There are many barriers as to why people do not exercise and I spend a huge proportion of my job as a running coach trying to break down these barriers.
We know that taking up a sport like running has a huge amount of physical and psychological benefits as is widely reported but what happens if you just can’t get out of the front door due to anxiety and depression. Starting something new, especially later on in life is a big deal and anxiety levels can go off the scale just at the thought of doing something that you may already think you are not very good at. People can even experience feelings of low self-worth for not trying something that is deemed to make them feel better.
I receive a lot of emails from people saying they won’t start running until they’ve lost some weight or can run 5k already. The perception is that we need to be really good at exercise before we even start or we just shouldn’t do it.
In my experience there seems to be a message that until you have the body of someone who exercises then you can’t exercise. A common theme in my email communication from prospective clients is “I’ll be the obese one!” I’ve never met that person, they don’t actually exist, only in the head of the nervous would be runner who just wants to give it a go to see if they can run. And these thoughts aren’t gender specific to women, I have the same emails from men as well.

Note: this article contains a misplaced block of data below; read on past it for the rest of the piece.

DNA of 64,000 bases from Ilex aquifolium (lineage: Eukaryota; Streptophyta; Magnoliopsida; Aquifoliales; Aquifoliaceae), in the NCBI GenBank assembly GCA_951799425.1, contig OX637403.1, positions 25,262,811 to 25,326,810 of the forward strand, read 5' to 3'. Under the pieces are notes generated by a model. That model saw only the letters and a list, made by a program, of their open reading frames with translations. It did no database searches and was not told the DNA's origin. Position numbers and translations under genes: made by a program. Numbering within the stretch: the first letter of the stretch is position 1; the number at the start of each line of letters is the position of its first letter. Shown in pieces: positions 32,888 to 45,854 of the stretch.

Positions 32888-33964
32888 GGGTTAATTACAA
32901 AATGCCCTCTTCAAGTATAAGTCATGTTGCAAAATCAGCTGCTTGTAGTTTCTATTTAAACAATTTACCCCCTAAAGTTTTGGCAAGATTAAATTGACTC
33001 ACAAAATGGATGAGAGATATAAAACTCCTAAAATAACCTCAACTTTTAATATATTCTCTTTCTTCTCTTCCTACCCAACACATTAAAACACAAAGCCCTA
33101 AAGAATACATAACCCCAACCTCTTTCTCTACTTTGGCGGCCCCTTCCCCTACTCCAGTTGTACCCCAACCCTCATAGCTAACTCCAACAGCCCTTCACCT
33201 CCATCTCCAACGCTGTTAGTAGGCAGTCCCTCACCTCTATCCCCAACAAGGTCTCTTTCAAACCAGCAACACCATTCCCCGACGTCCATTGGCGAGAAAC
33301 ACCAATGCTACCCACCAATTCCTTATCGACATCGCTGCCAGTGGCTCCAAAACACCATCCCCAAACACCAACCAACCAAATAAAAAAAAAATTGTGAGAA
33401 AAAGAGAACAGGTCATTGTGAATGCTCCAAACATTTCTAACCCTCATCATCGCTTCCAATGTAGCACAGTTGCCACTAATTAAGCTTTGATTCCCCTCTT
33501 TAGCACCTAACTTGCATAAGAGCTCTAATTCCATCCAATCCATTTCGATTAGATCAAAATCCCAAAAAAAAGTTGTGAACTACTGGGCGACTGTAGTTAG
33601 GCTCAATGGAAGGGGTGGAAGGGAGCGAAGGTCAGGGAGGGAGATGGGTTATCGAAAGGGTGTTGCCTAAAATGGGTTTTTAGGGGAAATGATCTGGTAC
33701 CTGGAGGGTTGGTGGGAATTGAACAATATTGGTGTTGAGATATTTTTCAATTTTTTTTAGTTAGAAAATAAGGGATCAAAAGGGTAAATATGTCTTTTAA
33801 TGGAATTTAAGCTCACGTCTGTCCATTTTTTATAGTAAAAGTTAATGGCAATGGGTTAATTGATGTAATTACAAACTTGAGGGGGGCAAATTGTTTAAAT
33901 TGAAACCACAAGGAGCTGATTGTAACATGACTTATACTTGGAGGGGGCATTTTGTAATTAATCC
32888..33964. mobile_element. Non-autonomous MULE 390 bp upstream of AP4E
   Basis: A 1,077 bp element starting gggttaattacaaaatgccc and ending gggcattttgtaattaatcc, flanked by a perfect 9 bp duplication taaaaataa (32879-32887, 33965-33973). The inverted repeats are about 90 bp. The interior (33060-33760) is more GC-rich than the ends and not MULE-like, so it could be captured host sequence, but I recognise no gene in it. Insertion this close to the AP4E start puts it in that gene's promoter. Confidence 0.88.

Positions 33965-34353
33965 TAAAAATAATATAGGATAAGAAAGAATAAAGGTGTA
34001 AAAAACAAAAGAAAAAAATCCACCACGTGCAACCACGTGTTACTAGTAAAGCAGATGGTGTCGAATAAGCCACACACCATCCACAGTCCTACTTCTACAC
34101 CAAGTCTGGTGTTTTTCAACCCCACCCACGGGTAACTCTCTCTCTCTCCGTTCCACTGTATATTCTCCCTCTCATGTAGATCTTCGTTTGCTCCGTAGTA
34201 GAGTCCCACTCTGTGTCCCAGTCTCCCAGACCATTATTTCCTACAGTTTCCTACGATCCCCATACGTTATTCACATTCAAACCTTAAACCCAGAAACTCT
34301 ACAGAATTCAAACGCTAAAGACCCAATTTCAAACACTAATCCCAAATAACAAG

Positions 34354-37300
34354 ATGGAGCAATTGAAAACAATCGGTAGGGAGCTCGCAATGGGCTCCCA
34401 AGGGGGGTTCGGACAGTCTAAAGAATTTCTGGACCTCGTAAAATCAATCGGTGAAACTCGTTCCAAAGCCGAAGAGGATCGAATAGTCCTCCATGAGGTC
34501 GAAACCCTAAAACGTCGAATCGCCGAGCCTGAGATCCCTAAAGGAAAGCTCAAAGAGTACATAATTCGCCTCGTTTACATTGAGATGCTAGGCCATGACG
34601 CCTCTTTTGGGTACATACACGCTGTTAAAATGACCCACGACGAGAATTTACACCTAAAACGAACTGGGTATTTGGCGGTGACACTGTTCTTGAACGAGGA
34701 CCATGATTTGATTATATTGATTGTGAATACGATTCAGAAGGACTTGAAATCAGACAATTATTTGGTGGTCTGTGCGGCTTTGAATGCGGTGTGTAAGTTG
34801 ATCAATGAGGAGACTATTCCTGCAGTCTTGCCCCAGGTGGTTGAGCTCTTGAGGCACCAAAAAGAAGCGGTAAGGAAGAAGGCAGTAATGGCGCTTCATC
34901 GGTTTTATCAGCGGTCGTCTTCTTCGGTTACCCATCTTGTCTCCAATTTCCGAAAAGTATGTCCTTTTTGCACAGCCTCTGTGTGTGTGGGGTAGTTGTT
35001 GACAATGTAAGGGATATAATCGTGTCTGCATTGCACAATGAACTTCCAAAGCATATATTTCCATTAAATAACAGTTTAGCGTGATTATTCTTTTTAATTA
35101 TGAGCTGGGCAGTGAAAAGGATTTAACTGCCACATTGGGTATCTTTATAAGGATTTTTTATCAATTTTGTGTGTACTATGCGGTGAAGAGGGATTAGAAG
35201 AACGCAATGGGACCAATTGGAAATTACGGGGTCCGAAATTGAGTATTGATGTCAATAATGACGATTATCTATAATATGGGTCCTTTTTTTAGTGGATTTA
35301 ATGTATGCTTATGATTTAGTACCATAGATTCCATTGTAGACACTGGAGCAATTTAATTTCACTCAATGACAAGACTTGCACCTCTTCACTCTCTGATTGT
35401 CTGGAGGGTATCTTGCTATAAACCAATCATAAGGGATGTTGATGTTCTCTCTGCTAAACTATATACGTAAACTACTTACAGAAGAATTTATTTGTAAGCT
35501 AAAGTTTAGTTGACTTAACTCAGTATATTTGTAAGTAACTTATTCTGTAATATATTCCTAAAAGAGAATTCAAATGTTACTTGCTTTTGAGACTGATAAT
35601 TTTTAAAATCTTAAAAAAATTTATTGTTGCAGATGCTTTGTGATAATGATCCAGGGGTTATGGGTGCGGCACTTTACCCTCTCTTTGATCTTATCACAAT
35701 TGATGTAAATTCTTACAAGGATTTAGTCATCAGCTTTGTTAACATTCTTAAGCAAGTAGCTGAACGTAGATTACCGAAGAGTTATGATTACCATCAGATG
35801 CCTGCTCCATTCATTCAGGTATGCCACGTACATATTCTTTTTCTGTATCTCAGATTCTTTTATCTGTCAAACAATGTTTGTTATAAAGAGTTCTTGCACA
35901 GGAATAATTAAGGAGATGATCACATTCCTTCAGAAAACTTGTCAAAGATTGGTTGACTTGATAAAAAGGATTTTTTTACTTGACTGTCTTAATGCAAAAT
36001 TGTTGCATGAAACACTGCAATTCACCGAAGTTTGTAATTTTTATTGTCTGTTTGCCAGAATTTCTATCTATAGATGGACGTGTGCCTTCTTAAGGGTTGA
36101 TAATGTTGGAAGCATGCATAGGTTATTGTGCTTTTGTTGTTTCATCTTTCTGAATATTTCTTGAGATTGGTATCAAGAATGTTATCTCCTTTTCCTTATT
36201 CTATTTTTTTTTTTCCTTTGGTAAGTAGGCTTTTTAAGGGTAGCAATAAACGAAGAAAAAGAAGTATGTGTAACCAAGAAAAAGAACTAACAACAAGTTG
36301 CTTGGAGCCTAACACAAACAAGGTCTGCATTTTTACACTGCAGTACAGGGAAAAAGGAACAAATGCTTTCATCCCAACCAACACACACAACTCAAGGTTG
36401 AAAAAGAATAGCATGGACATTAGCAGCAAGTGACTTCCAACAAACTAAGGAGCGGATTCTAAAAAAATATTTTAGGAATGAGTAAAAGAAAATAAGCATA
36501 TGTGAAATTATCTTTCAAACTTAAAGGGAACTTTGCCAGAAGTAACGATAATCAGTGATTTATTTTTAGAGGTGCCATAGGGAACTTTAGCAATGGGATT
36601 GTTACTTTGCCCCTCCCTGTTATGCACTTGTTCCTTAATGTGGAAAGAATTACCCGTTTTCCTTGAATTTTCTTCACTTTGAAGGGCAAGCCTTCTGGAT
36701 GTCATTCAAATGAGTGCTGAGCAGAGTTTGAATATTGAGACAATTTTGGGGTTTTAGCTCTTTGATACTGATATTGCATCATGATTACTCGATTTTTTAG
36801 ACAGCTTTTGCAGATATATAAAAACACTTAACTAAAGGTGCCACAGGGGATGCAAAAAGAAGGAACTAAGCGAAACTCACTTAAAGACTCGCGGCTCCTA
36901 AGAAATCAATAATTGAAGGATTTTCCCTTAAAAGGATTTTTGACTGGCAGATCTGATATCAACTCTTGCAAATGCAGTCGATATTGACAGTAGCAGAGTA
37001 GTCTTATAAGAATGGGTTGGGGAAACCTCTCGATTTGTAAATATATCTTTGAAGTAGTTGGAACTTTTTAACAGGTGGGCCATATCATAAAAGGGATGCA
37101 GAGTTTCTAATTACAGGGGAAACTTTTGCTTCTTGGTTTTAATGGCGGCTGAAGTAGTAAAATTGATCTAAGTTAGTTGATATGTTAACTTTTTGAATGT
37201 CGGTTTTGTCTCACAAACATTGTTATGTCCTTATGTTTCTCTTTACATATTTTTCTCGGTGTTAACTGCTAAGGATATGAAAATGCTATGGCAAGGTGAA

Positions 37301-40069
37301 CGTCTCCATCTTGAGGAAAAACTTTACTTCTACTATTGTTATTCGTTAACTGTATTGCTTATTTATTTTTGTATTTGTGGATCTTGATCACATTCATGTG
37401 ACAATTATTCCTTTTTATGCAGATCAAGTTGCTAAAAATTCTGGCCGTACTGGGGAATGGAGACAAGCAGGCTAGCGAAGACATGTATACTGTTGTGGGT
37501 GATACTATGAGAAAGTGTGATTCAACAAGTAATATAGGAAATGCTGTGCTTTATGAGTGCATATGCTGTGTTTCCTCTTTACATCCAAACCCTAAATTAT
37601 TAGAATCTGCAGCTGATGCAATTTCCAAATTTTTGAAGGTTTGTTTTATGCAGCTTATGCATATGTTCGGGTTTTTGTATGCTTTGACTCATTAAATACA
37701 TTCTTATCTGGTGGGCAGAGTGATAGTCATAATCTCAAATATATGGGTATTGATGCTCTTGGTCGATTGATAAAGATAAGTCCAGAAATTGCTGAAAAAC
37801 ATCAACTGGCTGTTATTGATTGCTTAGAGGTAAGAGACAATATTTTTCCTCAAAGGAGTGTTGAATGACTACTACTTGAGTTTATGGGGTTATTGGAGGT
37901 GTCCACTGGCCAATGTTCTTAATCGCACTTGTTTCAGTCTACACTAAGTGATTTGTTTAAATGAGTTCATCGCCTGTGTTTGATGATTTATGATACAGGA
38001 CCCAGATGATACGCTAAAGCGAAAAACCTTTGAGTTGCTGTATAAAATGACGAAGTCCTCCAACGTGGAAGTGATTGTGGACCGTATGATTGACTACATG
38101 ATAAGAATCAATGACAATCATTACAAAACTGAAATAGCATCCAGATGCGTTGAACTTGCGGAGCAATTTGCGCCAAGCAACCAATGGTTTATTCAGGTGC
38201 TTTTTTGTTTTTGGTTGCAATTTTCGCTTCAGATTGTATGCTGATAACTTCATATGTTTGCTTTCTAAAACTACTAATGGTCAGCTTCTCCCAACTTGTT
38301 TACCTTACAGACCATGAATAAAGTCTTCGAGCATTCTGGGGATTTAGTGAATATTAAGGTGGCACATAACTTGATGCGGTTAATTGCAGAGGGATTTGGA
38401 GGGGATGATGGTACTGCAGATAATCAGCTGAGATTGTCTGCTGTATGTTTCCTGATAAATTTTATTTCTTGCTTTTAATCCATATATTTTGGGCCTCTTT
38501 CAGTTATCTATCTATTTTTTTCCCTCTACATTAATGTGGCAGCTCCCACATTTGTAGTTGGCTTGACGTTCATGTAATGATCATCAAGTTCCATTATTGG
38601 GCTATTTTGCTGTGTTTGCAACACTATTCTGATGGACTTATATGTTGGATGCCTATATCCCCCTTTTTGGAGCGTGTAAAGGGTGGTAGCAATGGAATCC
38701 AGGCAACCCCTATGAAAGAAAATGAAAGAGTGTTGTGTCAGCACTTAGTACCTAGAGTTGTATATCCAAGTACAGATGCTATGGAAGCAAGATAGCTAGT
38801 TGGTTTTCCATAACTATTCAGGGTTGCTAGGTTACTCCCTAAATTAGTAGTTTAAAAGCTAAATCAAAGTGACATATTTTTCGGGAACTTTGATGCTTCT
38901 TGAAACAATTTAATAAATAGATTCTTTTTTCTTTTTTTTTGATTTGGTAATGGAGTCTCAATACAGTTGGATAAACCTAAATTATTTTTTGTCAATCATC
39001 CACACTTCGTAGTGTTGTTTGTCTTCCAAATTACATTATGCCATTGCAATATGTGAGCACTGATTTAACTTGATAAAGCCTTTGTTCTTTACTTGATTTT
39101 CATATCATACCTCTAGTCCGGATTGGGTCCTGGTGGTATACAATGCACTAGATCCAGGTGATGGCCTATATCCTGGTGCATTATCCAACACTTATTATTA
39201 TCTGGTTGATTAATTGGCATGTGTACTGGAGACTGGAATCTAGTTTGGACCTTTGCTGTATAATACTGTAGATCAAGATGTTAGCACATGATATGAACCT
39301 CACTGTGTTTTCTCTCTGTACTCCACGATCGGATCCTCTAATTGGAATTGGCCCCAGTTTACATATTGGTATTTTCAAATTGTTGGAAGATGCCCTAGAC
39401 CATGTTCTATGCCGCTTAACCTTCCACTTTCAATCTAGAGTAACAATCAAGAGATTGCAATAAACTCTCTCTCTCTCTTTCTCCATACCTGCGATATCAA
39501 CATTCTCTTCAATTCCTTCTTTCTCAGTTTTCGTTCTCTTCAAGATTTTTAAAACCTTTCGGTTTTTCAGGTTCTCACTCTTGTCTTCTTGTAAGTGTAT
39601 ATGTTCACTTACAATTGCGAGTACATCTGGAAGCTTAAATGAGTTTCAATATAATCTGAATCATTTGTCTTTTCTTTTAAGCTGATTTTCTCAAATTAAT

A lot of people run to lose weight so that they can start leading the life that they want to “when I’ve lost that weight, I will be happier, look like someone else, live a different life”. A great deal of time can be wasted comparing ourselves to others, looking sideways for our self-esteem when in fact we should be looking at what we have achieved already. Comparison to others can lead people to experience even more anxiety and it can be a very lonely and destructive road to go down.
Learning to run and sticking to running is hard, we live in a world of instant gratification, where we get results quickly, lose weight quickly, smash our 5k time quickly. Sometimes we need to just slow down, breathe and work with the body we’ve got right now. Having even a small shift in attitude towards starting something new like running and learning to appreciate not only the physical benefits but also the impact on our mental health. Looking after our mental health is just as important as our physical health, learning to self-care and be kind to ourselves can only be a good thing.
Join a supportive running group - Find a group that says it’s ok to be slow and it’s ok to walk when you need to. A group like this where you will always be supported no matter what your speed is may be the difference between failure and success.
Confidence - Taking up running later on in life can give you confidence that you never knew you had. You may even achieve goals that you never thought were possible.
I will to I can - Running enables you to go from I will to I can, starting at one point, in most cases 0, and becoming adept at that goal gives you the belief that you can meet new challenges. This enables you to build up a healthy relationship with running so it becomes less of a chore to get out of the front door.